The two biggest mistakes I see in the customer acquisition process is that marketers say too much and salespeople explore too little. It follows that there are two key steps to make your sales process more effective.
All too often, marketers get stuck in complexity and salespeople don’t go deep.
To align your marketing and your sales — to bring qualified leads into your pipeline and to convert them into happy customers — follow this mantra: keep it simple in marketing, and go deeper in sales.
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There are many definitions of marketing and sales.
We can debate them forever, or we can shift the focus to the roles of each one.
The purpose of marketing is to develop qualified leads. The purpose of sales is to convert these leads into customers.
It’s all about love, and marketing is all about attraction.
Attraction is emotional. It’s instantaneous. Something simple grabs us.
Whether it’s the first time we set eyes on someone who makes our hearts go pitter-patter, or whether it’s something someone says early in the interaction that grabs us at the core, we don’t control it.
We may think about it later, but that “take my breath away” moment is exactly that, a moment, and it happens in a heartbeat.
And attraction builds, among other things, curiosity.
Kelly Campbell wrote about it in Psychology Today, Relationship Chemistry: Can Science Explain Instant Connections?
“I still question whether chemistry involves something that cannot be explained by science,” Campbell writes. “Part of me thinks so. Maybe it is caused by a spiritual connection, remembering the future, or destiny, I don’t know. I do know that when I first meet someone and experience that feeling, it puts me into the flow of life. I am rejuvenated and eager to learn more.”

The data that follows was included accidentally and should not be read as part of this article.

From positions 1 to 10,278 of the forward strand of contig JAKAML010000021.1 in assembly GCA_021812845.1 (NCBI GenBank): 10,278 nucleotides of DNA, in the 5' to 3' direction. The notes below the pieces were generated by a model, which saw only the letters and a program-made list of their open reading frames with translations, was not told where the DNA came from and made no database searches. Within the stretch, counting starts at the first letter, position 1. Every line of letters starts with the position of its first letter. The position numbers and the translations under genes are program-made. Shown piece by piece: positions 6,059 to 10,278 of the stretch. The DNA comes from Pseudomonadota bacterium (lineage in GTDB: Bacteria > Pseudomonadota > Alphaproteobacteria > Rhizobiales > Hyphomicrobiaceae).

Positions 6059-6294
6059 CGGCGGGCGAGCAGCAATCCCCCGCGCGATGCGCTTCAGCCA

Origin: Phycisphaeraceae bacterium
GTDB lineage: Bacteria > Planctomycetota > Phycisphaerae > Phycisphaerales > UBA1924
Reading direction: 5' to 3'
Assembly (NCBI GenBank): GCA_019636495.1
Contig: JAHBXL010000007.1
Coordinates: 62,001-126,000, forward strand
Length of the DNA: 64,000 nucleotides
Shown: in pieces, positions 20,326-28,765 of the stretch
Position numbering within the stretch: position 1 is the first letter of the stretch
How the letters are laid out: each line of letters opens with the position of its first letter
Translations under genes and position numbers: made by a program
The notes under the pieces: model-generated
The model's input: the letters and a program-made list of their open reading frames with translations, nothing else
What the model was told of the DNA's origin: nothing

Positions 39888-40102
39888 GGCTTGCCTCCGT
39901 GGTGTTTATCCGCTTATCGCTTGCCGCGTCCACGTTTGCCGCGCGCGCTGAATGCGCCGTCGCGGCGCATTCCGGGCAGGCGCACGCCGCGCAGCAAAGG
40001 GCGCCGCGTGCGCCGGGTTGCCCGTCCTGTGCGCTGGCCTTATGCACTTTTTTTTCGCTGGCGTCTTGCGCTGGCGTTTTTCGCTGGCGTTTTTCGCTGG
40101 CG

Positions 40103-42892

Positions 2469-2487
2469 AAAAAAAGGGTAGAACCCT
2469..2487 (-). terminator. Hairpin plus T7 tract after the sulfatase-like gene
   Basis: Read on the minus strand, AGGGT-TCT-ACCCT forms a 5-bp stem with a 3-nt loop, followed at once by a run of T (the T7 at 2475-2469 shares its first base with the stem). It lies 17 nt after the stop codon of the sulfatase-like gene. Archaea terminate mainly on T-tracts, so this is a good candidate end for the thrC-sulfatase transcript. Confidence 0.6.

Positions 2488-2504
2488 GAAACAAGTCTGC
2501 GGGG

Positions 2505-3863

If you can achieve this in your marketing, you’re halfway there!
Keep in mind that attraction alone does not a healthy relationship maketh.
Again, it’s all about love, and sales is all about developing the relationship.
For relationships to grow and endure, both parties must understand and trust each other.
As Stephen Covey wrote in his landmark book, The Seven Habits of Highly Effective People, “Seek first to understand, then to be understood.”
This is as important in romantic relationships as it is in sales. It’s the salesperson’s responsibility, therefore, to explore the prospective customer’s challenges and opportunities, to go deep.
This will, of course, help the salesperson in developing a proposal that hits the mark. But more importantly, and as I outlined in my previous post, The Key To Building Trust With Your Prospects, this will transform the initial attraction into a deep trusting relationship.
Trust is the biggest component in a sale, and listening is the most underrated trust-builder.
Remember, sales and marketing are processes.
So first, don’t try to convert customers with your marketing. Try to attract them.
Since attraction is an emotion, simplicity is the most effective way to grab prospects’ curiosity.
Then, once the attraction is sparked, it’s time to develop the relationship, to go deep… and build trust.
Ask. Listen. Explore. Go deep.
Keep it simple in marketing. Go deeper in sales.
Seduce. Engage. Win.
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I believe the above so much that I’m writing a book about it: “A Sale Is A Love Affair – Seduce, Engage & Win Customers’ Hearts Forever.”
It will be available prior to Valentine’s Day 2015. For updates on the book, and to receive my bi-weekly posts with sales tips and best practices, you can subscribe in the box to the right and regularly get some love in your inbox.
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I help sales teams improve their performance by putting the “love” into the sales process. The tools and techniques vary, but the mindset is simply a heart-set.
Let’s talk about love and sales. Contact me here and let’s set up a call.
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Photo by Suvodeb Banerjee.
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